The full moon on March 16, 2014 has many different names due to its signifying changing from winter to spring. Winter is retreating and spring time is on its way! It’s Time to Set Yourself Free from the Restraints of Winter and Swim to the Moon!
Of course, the truest mark of spring doesn’t happen until next Thursday, March 20. That’s the vernal equinox, the actual first day of the season. The east coast of the United States officially switches over around 1 p.m. The days will grow longer and warmer.
Crow Moon or Magpie Moon. The Native American full moon names for March are largely based on these being considered the last full moons of winter; the crow caws its farewell to the season. The more northern tribes knew this Moon as the Full Crow Moon, when the cawing of crows signaled the end of winter; or the Full Crust Moon, because the snow cover becomes crusted from thawing by day and freezing at night.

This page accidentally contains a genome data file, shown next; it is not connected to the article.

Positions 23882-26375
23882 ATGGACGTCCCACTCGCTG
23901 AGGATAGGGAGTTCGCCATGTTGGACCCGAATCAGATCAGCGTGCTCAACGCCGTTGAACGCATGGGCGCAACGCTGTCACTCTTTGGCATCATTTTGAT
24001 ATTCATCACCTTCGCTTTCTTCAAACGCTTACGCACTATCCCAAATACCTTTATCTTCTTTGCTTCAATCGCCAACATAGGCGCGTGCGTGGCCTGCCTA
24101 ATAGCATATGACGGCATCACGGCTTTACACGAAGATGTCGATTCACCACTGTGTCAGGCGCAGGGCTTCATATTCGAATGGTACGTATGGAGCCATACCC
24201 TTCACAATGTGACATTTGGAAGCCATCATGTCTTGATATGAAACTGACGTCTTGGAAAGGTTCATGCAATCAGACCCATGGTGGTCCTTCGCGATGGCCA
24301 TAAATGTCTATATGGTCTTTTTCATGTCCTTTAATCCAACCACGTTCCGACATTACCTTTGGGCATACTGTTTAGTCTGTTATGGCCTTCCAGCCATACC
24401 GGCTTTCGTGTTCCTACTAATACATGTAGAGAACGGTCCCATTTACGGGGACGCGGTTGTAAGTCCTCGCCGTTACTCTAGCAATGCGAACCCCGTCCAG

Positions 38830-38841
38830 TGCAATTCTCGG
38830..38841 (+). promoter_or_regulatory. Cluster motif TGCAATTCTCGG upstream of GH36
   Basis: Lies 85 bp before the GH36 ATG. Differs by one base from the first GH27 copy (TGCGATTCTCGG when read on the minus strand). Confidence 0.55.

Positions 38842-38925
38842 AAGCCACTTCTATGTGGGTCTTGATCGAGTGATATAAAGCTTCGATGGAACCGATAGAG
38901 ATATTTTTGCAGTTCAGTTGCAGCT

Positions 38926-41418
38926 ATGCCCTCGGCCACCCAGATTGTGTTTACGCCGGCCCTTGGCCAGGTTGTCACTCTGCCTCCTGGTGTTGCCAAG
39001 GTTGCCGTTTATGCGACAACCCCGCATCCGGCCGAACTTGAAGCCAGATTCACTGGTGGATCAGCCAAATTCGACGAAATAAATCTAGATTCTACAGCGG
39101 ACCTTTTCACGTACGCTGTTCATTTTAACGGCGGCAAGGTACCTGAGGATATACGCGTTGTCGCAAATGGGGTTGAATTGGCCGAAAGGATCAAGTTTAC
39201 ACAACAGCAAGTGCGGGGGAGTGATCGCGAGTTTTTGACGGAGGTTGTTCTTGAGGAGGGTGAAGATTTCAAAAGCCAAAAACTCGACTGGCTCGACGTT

Full Worm Moon – As the temperature begins to warm and the ground begins to thaw, earthworm casts appear, heralding the return of the robins. The Full Sap Moon, marking the time of tapping maple trees, is another variation.
To the settlers, it was also known as the Lenten Moon, and was considered to be the last full Moon of winter.
In Celtic tradition it is called Chaste Moon and Moon of Winds.
In Native American Medicine the Crow represents: Justice, shape shifting, change, creativity, spiritual strength, energy, community sharing, and balance.
The Flower associated with March is the Shamrock:
The Shamrock (also referred to as clover) can rock our worlds with symbolic insight. They are remarkable survivors and can endure seemingly insurmountable challenges in their stubborn determination to live and thrive. Through droughts, substandard soil and ravenous goat appetites, the shamrock is a champion survivor. This is the spirit of Mars coming through – fierce will. And, the Shamrock is a common symbol of St. Patrick’s Day (March 17th) – an icon of the “fighting Irish.”